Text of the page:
The Death of a Dancer

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I hold dance near and dear to my heart. Ever since I put on my first pair of ballet slippers at the age of two, my mother said I was invincible. And I believed her.

Classical ballet jetés to the top of my list of favorite genres of dancing. The awe of wearing a glittery tutu and satin pink pointe shoes resembles everything I wanted to be when I grew up. While many dancers today set their sights on the choreography of commercial dancers like Willdabeast Adams, I keep mine on the fouettes that signify the strength and beauty of the Sugar Plum.

The barre gives me a safe haven. Rather than sitting at home like a couch potato, the barre serves as my go-to stress reliever because there’s nothing better than slipping on tights and leotard and feeling the marley beneath my feet. I lose all sense of what’s happening in the “real world” at the barre. Not to mention I get my daily workout in. So long smelly gym.

But there came a time when I decided to get serious about my training. I went to a performing arts high school where I majored in dance. My ballet teacher told me that I mustn’t waste my God-given talents and that I needed to work harder. I put all my effort into dancing as much as I could—senior choreography, 14-plus hours in the studio and weight training to balance my body out.

I made sure to become the well-rounded dancer that colleges look for. But by senior year, I knew that I wanted to concentrate on my ballet repertoire. I added on another 10 hours of training to my rehearsal schedule on top of more choreography at a ballet conservatory near my house. The feeling of invincibility kept me chasé-ing through life. I felt like the world was at my feet, until I landed on the ground with an injury that cost me my dreams of tulle and pink ribbons.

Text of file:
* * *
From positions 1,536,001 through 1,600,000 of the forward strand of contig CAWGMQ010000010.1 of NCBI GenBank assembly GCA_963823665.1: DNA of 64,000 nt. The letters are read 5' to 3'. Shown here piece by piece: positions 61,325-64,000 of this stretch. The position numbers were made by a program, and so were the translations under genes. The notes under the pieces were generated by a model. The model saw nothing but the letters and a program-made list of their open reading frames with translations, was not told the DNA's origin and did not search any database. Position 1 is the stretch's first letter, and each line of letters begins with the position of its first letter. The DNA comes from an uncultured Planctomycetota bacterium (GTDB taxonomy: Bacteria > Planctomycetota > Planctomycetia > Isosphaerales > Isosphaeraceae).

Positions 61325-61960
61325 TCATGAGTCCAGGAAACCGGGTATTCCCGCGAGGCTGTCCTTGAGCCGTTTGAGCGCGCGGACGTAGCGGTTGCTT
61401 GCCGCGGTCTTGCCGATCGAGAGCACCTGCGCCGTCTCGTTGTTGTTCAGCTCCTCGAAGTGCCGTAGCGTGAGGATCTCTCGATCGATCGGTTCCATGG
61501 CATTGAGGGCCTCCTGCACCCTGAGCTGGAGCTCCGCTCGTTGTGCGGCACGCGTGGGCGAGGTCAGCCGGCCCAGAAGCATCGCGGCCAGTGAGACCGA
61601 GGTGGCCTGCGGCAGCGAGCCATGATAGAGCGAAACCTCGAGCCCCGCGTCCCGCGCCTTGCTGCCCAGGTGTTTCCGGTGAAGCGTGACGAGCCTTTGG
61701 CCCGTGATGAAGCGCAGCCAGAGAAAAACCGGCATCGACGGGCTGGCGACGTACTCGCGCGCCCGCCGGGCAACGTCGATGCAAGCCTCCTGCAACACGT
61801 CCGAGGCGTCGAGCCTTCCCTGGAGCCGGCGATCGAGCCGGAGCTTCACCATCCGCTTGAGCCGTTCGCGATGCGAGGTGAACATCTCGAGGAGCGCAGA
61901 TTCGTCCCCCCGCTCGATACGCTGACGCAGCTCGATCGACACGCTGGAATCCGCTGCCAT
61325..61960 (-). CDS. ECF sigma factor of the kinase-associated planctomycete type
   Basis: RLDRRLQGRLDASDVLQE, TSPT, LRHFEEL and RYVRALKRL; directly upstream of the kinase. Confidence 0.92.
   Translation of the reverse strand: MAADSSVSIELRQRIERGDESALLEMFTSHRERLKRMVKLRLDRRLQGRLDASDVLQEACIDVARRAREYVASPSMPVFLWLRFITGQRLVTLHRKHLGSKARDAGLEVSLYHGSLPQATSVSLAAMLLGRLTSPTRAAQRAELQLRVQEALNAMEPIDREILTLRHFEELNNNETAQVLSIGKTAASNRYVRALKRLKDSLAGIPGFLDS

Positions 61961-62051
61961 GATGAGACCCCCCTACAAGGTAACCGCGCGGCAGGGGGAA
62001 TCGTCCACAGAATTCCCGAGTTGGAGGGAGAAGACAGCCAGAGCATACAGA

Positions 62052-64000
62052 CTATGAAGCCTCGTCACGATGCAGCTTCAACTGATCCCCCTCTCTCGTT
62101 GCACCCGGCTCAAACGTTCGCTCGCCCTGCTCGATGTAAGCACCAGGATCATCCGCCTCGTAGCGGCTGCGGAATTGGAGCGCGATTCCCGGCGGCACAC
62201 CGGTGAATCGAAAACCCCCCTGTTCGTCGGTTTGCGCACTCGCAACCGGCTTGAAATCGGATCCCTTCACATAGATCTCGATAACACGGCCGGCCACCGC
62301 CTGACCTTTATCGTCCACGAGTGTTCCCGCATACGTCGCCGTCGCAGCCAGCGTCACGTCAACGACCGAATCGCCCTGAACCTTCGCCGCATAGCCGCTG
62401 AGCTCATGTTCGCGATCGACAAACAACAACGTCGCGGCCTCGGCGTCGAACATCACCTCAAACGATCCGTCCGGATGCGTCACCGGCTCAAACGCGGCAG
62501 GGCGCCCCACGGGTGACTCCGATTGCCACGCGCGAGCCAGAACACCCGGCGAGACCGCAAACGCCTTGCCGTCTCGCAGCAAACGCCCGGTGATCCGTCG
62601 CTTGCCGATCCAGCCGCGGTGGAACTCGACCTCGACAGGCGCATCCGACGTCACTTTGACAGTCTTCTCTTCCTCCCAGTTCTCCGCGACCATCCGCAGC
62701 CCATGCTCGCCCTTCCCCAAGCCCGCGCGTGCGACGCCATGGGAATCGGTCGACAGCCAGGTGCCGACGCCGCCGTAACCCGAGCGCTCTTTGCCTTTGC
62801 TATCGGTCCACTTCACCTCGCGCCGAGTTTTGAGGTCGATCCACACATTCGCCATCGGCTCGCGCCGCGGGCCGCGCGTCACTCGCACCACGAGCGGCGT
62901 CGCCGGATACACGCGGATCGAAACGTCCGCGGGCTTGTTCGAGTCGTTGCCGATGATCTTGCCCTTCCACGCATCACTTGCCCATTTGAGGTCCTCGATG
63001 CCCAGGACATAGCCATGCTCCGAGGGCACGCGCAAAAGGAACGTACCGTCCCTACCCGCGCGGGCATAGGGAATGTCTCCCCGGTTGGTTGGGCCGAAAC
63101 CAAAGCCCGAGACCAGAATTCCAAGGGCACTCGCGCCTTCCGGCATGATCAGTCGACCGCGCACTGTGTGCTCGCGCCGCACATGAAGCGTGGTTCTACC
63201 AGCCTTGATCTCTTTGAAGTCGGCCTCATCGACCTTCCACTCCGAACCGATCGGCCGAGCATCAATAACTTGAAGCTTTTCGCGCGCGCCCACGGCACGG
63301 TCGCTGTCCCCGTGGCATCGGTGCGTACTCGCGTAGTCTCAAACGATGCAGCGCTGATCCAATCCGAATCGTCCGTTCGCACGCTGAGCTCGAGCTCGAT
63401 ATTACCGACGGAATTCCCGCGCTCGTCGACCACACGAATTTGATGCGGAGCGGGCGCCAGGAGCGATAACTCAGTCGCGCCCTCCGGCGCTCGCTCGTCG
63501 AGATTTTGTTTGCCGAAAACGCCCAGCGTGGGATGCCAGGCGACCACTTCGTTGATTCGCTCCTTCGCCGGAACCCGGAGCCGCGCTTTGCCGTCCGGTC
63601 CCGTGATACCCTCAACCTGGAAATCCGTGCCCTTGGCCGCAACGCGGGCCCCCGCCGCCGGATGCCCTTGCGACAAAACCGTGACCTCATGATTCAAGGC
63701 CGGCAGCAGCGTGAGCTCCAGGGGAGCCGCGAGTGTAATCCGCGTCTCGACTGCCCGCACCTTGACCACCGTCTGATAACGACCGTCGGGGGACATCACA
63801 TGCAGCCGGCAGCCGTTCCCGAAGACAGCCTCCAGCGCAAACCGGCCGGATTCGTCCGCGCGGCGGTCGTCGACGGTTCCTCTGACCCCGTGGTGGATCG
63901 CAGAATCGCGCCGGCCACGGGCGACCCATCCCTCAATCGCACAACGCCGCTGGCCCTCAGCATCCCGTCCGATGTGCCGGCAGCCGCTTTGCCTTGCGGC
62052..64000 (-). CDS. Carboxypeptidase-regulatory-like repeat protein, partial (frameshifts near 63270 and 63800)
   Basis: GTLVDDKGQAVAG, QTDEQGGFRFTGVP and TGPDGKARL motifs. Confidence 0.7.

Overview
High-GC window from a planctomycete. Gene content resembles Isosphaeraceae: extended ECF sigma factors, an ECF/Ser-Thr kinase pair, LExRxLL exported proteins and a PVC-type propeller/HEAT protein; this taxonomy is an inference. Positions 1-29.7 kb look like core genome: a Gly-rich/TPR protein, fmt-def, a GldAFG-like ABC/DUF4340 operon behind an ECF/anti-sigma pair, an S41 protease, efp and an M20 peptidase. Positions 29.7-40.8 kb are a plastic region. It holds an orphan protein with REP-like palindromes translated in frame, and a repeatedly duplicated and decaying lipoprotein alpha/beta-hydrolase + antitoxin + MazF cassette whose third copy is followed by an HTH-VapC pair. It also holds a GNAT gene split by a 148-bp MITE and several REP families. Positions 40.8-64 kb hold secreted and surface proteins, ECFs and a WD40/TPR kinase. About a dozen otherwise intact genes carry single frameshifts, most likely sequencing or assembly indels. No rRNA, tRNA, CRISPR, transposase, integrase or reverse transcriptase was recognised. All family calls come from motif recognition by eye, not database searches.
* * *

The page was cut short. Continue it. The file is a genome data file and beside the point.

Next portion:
I tore my meniscus and Posterior Cruciate Ligament in a dance competition. After being taken off the floor by a paramedic, I sobbed as much as I did when Angel died in RENT. This wasn’t supposed to happen to me. I placed my identity in dance. If I wasn’t a dancer, who was I? After months of rehabilitation, a rejection letter and a bout of depression, I knew my odds of becoming a professional dancer had exited stage right.

Today, I still have dark moments where I regret the decision to discontinue my career as a dancer. But I’m thankful to have been able to transform my artistry into writing. My new form of expression. I also dance for my university’s dance team and feel grateful enough to have spent time dancing for a NBA-D League team where I traveled overseas to China for a month. They say not to give up your dreams and while that’s true, you can still transform your dreams into something better. Although dance feels like an emotional roller coaster, it’s a ride I don’t think I’ll ever get off.

Noël Blackhall is a senior at Mercyhurst University studying Broadcast Journalism in Erie, PA. When it's not covered in five feet of snow, you can find her playing with dogs at local shelters or out on the court dancing for the Mercyhurst Dance Team.

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